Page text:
The night skies over Britain will turn a deep shade of crimson this week as the fallout from a Russian volcano blast hits the UK.
Millions of tonnes of dust, ash and sulphur dioxide were thrown up to 30 miles into the air when Sarychev Peak on Matua Island in the Kuril Archipelago erupted last month.
The blast created what experts call a ‘volcanic aerosol’ - a colourful mixture of ash and sulphur compounds - in the stratosphere.
This scatters an invisible blue glow which, when mixed with the red light of the setting sun, produces a ‘volcanic lavender’, or vivid crimson/violet hue.
Shepherd's delight: A particularly fiery red sky over fields in Leicestershire last night after an eruption at Sarychev Peak in Russia unleashed a colourful mixture of ash and sulphur. When this 'volcanic aerosol' in the stratosphere mixes with the red light of the setting sun, it produces a vivid crimson hue
Strong winds blew the soaring plume more than 2,000 miles across the northern hemisphere before its effects were noticed in Britain last Thursday.
The rare phenomenon was caught on camera by photographer Mark Humpage from his garden in Luttleworth, Leicestershire.
Mark, 44, said: ‘This is one of the most beautiful sunsets I’ve ever seen, and I’m looking forward to at least two more in coming days.’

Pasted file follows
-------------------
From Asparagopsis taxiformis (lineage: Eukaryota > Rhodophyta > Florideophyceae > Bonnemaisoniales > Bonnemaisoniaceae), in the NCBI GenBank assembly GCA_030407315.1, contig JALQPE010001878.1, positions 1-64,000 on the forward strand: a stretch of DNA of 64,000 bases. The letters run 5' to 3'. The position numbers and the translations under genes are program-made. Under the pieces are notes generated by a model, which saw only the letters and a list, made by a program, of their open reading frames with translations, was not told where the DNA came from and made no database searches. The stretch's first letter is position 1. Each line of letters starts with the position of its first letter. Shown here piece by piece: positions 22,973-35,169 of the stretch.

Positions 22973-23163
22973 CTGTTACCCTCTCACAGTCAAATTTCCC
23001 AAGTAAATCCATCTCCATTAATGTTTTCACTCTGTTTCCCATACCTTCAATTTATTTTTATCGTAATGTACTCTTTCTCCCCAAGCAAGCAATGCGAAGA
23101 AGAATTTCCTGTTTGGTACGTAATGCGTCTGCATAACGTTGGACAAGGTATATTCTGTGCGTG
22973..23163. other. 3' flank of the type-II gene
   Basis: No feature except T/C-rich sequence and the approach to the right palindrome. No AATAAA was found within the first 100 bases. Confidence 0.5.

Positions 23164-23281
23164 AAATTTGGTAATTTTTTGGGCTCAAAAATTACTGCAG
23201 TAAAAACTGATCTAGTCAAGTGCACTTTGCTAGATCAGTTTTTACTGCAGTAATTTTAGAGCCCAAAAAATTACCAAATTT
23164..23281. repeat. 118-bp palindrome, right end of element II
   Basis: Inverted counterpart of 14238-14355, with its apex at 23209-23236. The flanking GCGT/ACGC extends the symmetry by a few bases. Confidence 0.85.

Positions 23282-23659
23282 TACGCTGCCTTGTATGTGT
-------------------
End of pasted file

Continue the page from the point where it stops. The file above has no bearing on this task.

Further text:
Meteorologists say the sunset spectacle will last for several days, but will only be visible on clear evenings.
It will then continue on its journey across the Atlantic and into the skies above North America.
Blast: The moment on June 12 that a violent volcanic eruption on the island of Matua, in Russia’s Kuril Archipelago, spewed vast amounts of ash into the sky and stopped flight traffic
AEA environmental consultants, which is responsible for measuring air quality in Britain, confirmed the hue was triggered by the volcano.
A spokesman said: ‘Maps from three different satellites show elevated sulphur dioxide in the Arctic region, possible of volcanic origin.
‘With winds veering to the North, it is possible that over coming days this volcanic aerosol could be visible.’
Sarychev Peak is one of the world’s most active volcanoes. It is part of a chain of volcanic islands that run south from the Kamchatka Peninsula in the western Pacific Ocean.
Commercial flights have been diverted away from the area to minimise the danger of engine failure from ash intake since the eruption on June 12.
Good timing: The International Space Station happened to be passing the Pacific island, between the Russian Kamchatka Peninsula and Japan, when the eruption occurred - and was able to photograph the event
During the eruption, the International Space Station passed overhead and astronauts were able to photograph the event.
A hole in the overhead clouds, possibly caused by the shock wave from the explosion, allowed a clear view of the plume and lava flow down the sides of the mountain.
A cap-like mushroom cloud is visible atop the rising column.
Sarychev Peak previously erupted in 1760, 1805, 1879, 1923, 1927, 1928, 1930, 1932, 1946, 1954, 1960, 1965, 1976, 1986 and 1989.